Halcyon #1: So we’re back to “superheroes (BUT THEY’RE ASSHOLES LOL)” territory. We open with a big gruff American super-soldier violently slaughtering faceless Middle Eastern soldiers and thumbs down. Okay, okay, I’ll see where it’s going. There’s some guff about alternate realities and then we cut to a white “urban vigilante” Batman knock-off killing black gang dudes in Baltimore, then it’s over to India where we meet “Agni, God of Fire.” Who is also white. Uh-huh. Thumbs down
Test Pattern #1: Apparently this is part of a collection of stories dealing with various war-themed issues. I’m a little leery about war stories written by American authors, but I’ll give it the benefit of the doubt. It’s starts with sweet mother of Jesus what is wrong with this artwork. I can’t even explain what’s wrong with it in words. Here, just see for yourself:
Every single page is like that. Some of them even have massive infographics plastered all over the place, because apparently I need to know what bandwidth a news van broadcasts in to understand the story. What’s the comic about? Couldn’t tell you. I’m not going to give myself a migraine trying to make sense of that bullshit. Thumbs down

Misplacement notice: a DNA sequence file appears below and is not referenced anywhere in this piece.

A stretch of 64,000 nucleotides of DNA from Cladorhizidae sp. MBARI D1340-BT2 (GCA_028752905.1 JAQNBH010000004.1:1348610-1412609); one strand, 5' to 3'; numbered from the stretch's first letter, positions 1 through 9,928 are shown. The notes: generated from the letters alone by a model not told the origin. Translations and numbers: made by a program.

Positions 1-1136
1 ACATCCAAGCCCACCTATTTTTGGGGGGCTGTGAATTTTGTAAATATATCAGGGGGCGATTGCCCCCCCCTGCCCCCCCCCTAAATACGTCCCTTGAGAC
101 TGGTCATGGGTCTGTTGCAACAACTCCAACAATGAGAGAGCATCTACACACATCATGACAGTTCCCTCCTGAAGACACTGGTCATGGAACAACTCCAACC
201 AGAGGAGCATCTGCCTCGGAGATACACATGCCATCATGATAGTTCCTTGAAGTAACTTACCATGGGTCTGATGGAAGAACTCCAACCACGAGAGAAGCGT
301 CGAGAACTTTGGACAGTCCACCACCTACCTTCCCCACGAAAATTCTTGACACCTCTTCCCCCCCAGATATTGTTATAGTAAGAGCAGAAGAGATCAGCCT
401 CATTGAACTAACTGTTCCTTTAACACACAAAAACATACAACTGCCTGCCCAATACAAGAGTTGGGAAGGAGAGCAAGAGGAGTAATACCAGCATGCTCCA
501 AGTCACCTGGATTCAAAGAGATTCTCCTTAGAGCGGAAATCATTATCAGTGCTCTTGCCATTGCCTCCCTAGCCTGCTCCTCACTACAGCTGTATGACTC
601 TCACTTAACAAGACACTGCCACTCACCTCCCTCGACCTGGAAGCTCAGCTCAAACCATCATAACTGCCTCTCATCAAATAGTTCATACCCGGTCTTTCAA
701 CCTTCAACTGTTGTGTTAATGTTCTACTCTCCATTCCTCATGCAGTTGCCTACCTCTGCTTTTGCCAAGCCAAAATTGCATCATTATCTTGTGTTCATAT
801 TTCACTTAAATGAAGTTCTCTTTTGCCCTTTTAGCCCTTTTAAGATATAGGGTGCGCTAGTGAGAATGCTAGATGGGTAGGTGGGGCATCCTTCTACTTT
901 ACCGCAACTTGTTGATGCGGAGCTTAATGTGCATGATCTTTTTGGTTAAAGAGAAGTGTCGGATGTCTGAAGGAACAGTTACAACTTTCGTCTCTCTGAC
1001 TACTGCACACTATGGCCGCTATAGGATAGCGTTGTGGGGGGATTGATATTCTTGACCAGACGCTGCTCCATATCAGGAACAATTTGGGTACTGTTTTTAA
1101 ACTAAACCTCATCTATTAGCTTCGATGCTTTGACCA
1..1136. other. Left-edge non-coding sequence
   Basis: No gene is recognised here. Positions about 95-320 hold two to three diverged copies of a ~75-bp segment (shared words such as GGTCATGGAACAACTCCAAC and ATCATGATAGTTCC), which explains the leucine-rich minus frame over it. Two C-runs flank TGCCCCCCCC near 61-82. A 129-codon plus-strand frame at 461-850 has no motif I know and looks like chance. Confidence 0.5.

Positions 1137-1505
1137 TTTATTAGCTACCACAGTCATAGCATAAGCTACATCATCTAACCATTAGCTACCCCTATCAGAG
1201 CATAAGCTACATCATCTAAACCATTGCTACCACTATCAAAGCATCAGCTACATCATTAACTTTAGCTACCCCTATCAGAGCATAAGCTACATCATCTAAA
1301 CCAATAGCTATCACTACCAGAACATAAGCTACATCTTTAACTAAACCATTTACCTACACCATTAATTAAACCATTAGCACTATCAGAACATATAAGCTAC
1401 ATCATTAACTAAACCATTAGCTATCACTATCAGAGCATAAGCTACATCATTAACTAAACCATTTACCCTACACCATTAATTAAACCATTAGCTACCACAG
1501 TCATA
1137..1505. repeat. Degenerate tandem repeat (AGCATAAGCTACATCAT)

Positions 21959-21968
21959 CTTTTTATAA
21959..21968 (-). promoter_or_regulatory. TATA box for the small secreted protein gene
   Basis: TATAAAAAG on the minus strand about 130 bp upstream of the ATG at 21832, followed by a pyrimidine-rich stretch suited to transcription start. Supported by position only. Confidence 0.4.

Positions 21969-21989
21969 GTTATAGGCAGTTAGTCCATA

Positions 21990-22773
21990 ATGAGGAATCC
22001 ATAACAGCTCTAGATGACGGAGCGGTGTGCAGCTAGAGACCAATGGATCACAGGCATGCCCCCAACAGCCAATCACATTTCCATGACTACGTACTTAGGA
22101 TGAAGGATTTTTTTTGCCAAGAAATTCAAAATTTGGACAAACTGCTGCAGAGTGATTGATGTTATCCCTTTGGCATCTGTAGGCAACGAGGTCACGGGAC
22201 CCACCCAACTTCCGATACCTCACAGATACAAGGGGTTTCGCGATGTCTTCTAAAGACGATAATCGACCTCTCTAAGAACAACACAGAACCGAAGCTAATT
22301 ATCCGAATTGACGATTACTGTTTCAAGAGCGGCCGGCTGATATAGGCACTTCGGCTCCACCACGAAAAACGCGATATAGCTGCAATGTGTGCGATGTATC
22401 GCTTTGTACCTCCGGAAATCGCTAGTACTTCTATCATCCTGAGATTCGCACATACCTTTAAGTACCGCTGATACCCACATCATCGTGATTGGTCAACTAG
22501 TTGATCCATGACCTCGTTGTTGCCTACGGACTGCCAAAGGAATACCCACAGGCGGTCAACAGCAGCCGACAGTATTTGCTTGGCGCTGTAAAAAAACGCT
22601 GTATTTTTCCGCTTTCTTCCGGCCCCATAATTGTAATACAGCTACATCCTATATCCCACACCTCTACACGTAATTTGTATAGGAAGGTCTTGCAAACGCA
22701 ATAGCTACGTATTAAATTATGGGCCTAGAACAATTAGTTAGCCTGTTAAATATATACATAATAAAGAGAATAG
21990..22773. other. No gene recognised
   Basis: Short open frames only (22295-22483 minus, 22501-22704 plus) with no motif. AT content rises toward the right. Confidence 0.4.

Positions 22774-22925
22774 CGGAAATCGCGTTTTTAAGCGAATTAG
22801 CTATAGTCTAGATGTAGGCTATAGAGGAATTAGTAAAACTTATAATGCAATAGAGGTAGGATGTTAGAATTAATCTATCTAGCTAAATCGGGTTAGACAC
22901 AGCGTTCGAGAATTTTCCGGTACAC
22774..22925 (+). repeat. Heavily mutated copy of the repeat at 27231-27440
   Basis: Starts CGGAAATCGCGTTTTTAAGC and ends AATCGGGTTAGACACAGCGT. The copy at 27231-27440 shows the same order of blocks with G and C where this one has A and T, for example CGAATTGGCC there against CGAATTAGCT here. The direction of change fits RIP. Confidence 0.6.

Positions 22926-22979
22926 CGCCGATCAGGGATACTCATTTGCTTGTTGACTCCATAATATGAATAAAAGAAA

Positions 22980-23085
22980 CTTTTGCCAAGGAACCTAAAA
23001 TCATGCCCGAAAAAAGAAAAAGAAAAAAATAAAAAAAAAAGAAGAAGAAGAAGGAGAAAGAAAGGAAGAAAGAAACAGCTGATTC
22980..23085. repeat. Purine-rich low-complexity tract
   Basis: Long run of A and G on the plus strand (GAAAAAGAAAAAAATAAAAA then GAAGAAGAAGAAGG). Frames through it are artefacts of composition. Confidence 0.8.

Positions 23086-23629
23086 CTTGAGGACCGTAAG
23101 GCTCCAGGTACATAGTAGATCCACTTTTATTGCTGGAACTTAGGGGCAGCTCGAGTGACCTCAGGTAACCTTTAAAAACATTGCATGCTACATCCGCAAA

Epic Kill #1: In the interest of full disclosure I should mention that I’ve had some prior experience with this comic. I was in a shop in town when I spotted an issue of Epic Kill on the stands and took this photo, which historians will some day use as primary evidence marking the exact moment when modern culture started to crumble. Anyway, it kicks off in a “school for troubled girls” which I guess is what they’re calling mental institutions these days, where our heroine Song is hallucinating a great white shark floating down the hallway. Yeah, I don’t think whoever wrote this has ever spent time around mentally ill people. Although I will admit that a series focusing entirely around floating hallway sharks would get my attention. Song is locked in a filthy padded room with a rat running around in it (hope they don’t get an inspection) and then her and the other girls spend a lot of time in their underwear for no apparent reason. There’s some Bourne Identity bullshit where Song has ａｍｎｅｓｉａ but remembers learning wicked crazy martial arts moves and shit, and I just realized what’s been bugging me about the artwork. It’s poser. The characters are all poser models drawn over in scratchy digital ink outlines. It looks awful. Despite the trashy covers this didn’t turn out to be the zany sleaze-fest I was expecting, instead delivering a painfully generic thriller that’s unoriginal to the point of bordering on plagiarism (the protagonist’s fight instructor and the villain are essentially lifted wholesale from Kill Bill and the “scantily clad female asylum patients beat people up while hallucinating” set-up is suspiciously similar to Zack Snyder’s Sucker Punch). The one semi-original idea in the comic, that Song sees dangerous people as hallway sharks and other threatening figures, veers into unintentional comedy when she hallucinates a gang of shady agents chasing her as samurai werewolves with big ol’ Courage Wolf heads. As previously mentioned the artwork appears to be based on some sort of low-quality 3D rendering software with chinless squashed faces drawn on, giving everything a stiff plasticky look. The president shows up at the end. He looks like a cross between Obama and the Hulk and his name is President Cannon. And Song first uses her kick-ass fighting skills when a guy tries to rape her, because strong female characters. Thumbs down.